Reverse engineering a 3d printing gear model

Today I 3d printed a hypotrochoid tracing kit (like spirograph) for my wife to use for a math activity.

But it doesn’t have the tooth count variations she wants for the activity she has in mind, so she asked me to riff on it in FreeCAD.

I figured, easy peasy, pull up FCGear Workbench, it’s probably a standard module, create some more internal involute gears for the rings and involute gears to run inside it, and add the features to those parts.

I loaded the STL for one of the rings into FreeCAD and tried to match it with a standard gear.

As far as I can tell, it’s 3.03 module, 26.5° PA, with a non-standard tooth profile with a long rounded tooth.

I don’t know whether that’s actually some imperial pitch, but that’s neither a standard pressure angle nor a standard tooth form so it simply doesn’t matter. Higher pressure angle is stronger (and noisier) but strength is not an issue here.

I think I’ll just make a whole new set, as parametric as I can, and use standard tooth profiles. Might want to test 2 module and 3 module, but 20°PA is pretty well established as normal and I don’t know of a reason to deviate from that.

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I’ve tweaked the tooth form even more so that it’s an almost exact match and should run together fine.

I’m still going to start over with a parametric design.

But the attached file shows tooth parameters that very closely match.

In particular, the head tolerance is changed a lot.


Very cool and love your FreeCAD skills! I often look at things posted here and ask myself how I could do THAT with the skills I have. I’m not so great yet at FreeCAD so I might have to give this a shot in Inkscape and OpenSCAD for the STL-2-projection then laser cutting out of 3mm plywood… It’s been a while since I used Inkscape to make gears and I’ve not done both inner and outer gear options.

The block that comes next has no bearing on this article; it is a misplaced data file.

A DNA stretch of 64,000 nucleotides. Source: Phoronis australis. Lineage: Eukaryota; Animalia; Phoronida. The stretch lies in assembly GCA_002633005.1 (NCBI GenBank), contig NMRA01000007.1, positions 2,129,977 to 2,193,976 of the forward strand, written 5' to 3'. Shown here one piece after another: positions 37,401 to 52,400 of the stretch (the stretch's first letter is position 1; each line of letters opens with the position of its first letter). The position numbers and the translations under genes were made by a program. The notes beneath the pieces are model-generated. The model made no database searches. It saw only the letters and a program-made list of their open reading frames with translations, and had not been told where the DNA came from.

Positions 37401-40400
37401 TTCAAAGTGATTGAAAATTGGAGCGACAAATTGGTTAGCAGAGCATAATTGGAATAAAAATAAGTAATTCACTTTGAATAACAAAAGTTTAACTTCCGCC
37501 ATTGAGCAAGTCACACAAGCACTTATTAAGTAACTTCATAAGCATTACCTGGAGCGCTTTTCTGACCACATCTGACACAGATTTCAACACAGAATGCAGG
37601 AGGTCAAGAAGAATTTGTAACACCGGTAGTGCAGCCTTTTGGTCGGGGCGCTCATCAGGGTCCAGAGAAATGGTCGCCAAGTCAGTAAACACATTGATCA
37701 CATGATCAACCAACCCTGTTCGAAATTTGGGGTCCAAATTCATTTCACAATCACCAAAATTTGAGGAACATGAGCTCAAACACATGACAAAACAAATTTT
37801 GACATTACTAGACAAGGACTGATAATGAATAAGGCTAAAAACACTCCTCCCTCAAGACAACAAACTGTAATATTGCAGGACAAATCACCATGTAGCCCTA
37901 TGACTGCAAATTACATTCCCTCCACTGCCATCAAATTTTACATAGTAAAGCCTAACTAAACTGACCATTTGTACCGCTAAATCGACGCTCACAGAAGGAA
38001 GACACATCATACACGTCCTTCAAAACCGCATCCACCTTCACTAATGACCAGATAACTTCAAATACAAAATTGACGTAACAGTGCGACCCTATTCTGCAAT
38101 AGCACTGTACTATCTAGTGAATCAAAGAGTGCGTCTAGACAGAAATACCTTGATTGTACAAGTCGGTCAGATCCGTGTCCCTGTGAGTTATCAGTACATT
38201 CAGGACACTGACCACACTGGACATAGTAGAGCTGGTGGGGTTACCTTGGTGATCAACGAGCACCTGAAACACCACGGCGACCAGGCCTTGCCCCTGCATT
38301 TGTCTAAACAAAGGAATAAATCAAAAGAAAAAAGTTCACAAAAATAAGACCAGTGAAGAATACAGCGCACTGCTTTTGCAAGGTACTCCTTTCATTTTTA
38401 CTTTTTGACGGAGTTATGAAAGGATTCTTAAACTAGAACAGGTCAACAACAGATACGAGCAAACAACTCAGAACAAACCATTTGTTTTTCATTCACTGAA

We recently watched an episode of Lost In Oz where a Spirographic gear design was used to show the path of a phenomenon they were trying to predict it’s next location to be.

one of many sites on using Inkscape to make gears:

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TIL that Inkscape also has a proper involute gear generator! Very cool!

I don’t see clearance in the Inkscape options. For laser that’s almost certainly OK unless you want negative clearance to account for kerf. But for a 3dprinted internal involute gear I think it’s probably potentially valuable.

I’ve been thinking about my design, and I think it’s actually a 3 module gear with different clearance, tip, and root treatment. I hadn’t played enough with some of the other parameters before I got to my weird not-quite-3-module solution.

Ya, I was pleasantly surprised with how well it makes gears but on doing a quick search on internal involute gears didn’t find much except an unrealistic use of the involute gear to create the ring gear.
I was figuring kerf settings were going to be key to getting reasonably well gears.

And of course OpenSCAD has involute_gears in the MCAD package but I’ve not looked at it closely yet. I’ll pull up your FreeCAD file once I figure out what real options there are with Inkscape and OpenSCAD as I’m far more familiar with both of those than FreeCAD at the moment. Gears are not as trivial as they look.

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I spent more time than I should have revisiting this. I’ve come very close in form (though not tested a print for compatibility) with these parameters that look very close in FreeCAD:

  • 3 module
  • head_fillet .4 mm
  • root_fillet .1 mm
  • pressure_angle 25°
  • backlash .4 mm
  • clearance .3
  • head -0.05

ReverseEngineer.FCStd (183.9 KB)

I’ll share separately when I am satisfied with my parametric model, which I’ve been redesigning repeatedly to react well to choosing different numbers of teeth on both the ring and the gear. It’s getting there!